A dense and dark halo of secret surrounds Manavatoor Kovilakam, the home to many eccentric minds. But, the arrival of Rudra Simhan, a yogi, threatens to disturb the somber cover that envelopes it. And, what ensues is a bitter battle of minds and caught in the fight is Haimavathy, a woman with a tragic fate.
Rudra Simhasanam, directed by Shibu Gangadharan, is essentially a family drama but with smatterings of black magic and mind games.
Scripted by Sunil Narayanan, whose earlier work was Ananthabadhram, Rudra Simhasanam brings to fore the eternal truth that man’s material conquest is meaningless.
“My movie is essentially a reminder of the fact that whatever man acquires through his insatiable greed is meaningless. This is told through the telling tale of the life in Manavatoor Kovilakam,” says the director.
Suresh Gopi will play Rudra Simhan, a yogi who arrives at the Kovilakam to treat an elephant that goes on a mad fury killing its master. But, his arrival and subsequent incidents create a sort of discomfort on the minds of many. “The only person who is left without answers in the melee is Haimavathy, played by Nikki Galrani. Recently orphaned, Haimavathy suddenly finds herself on the war front with her relatives and the story is about how she tackles it,” says the director, whose debut work was Mammootty-starrer Praise the Lord.
Rudra Simhasanam may be about Rudra Simhan but the director says it is not a Suresh Gopi movie. “Yes, Suresh Gopi plays a titular character. But, every single character in the movie is important. Nedumudi Venu plays a very prominent character and so does Sudhir Karamana, who comes as a black magician. Every character you see here is a reflection of the many faces in our society,” says the director.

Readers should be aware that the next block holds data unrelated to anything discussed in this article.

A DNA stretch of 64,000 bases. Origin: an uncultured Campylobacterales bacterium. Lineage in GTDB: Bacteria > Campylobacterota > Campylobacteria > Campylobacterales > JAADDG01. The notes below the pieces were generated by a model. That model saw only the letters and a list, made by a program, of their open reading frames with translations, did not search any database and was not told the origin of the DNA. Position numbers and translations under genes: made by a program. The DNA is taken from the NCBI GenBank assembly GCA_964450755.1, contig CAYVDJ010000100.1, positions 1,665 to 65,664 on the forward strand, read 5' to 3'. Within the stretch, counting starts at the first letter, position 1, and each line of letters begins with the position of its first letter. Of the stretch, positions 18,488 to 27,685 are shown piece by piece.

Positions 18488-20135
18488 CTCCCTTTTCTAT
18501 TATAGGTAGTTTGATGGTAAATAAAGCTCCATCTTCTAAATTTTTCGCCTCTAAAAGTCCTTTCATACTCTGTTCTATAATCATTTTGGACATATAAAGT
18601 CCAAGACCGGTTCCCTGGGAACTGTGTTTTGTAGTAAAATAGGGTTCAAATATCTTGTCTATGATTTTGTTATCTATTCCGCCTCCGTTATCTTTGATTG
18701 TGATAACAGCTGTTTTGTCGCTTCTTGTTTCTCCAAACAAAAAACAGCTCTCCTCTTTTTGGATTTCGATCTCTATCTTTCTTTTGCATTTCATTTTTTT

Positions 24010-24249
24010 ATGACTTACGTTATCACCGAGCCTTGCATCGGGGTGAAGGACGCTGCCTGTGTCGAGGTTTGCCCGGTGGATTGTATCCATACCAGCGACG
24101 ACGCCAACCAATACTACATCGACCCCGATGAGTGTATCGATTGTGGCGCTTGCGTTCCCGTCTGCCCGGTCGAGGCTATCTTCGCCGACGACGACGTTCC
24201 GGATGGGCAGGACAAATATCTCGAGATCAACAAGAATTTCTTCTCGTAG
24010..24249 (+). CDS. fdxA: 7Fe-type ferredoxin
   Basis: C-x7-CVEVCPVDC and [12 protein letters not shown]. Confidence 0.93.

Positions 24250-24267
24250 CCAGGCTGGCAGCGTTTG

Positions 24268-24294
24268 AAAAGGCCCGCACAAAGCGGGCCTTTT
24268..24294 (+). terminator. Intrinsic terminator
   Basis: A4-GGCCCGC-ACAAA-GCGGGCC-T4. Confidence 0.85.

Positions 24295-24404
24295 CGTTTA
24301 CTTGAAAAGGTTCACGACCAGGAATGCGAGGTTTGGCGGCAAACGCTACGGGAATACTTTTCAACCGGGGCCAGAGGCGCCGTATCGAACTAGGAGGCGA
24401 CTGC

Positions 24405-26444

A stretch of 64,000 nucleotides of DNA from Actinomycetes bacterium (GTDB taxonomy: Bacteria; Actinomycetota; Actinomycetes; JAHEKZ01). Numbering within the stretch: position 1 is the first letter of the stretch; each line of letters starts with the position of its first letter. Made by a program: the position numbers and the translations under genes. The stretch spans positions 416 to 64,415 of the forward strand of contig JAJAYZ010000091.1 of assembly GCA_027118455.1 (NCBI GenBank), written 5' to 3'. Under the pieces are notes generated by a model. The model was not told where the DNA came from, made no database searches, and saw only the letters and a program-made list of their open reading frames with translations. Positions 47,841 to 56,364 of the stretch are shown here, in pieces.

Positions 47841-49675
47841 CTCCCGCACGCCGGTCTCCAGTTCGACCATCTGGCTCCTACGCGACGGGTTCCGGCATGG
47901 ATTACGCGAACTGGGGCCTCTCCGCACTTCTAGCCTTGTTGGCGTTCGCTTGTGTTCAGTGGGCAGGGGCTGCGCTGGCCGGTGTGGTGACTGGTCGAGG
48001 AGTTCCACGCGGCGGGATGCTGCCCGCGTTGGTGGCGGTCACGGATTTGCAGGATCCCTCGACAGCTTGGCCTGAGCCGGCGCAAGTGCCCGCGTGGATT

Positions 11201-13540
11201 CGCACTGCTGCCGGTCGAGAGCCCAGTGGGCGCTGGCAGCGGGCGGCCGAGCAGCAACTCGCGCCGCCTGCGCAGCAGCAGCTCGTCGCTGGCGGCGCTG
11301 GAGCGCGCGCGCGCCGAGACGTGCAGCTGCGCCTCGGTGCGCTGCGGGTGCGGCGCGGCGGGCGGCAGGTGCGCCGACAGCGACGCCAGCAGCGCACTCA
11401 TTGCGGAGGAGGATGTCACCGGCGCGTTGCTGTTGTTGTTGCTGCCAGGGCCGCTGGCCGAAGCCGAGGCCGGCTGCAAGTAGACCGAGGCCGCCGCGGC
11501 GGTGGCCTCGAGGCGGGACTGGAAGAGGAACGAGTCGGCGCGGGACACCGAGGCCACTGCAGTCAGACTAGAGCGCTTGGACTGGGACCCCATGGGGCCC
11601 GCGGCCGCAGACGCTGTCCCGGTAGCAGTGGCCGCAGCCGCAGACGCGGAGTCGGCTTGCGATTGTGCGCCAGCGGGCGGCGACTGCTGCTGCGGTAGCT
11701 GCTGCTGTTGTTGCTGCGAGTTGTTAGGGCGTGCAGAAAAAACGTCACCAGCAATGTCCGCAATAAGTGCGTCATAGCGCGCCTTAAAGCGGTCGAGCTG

He adds that there is a very strong feminist perspective in Rudra Simhasanam. The three female characters - Haimavathy by Nikki Galrani, Swetha Menon’s Umayamma and Kaniha’s Mohini Chitta - are epitomes of womanhood.
“There is a woman who is loved, a woman who has been cheated in love and another who has sacrificed her love. They are all bold women,” says Shibu. The movie will hit theatres this Friday.
On the Making
After Praise the Lord, Shibu Gangadharan was on a quest for a different subject when he stumbled upon the story by Sunil Parameswaran. His search for the writer of Anantabhadram ended on Kanthaloor at Idukki where the writer was leading a ascetic life.
“Sunil asked me to read the novel first. I got hold of the work and thought it was a deep and great subject. That’s how I began work on the movie. Though he leads a secluded life, he still writes and he has been very cooperative for the movie,” says Shibu Gangadharan.
The director, however, clarifies that the movie is not in anyway connected to Anandabhadram. “This is not a second part of Anandabhadram nor is it in anyway connected to it. This has no elements of horror to it. The similarity begins and ends with Sunil Parameswaran,” says Shibu Gangadharan.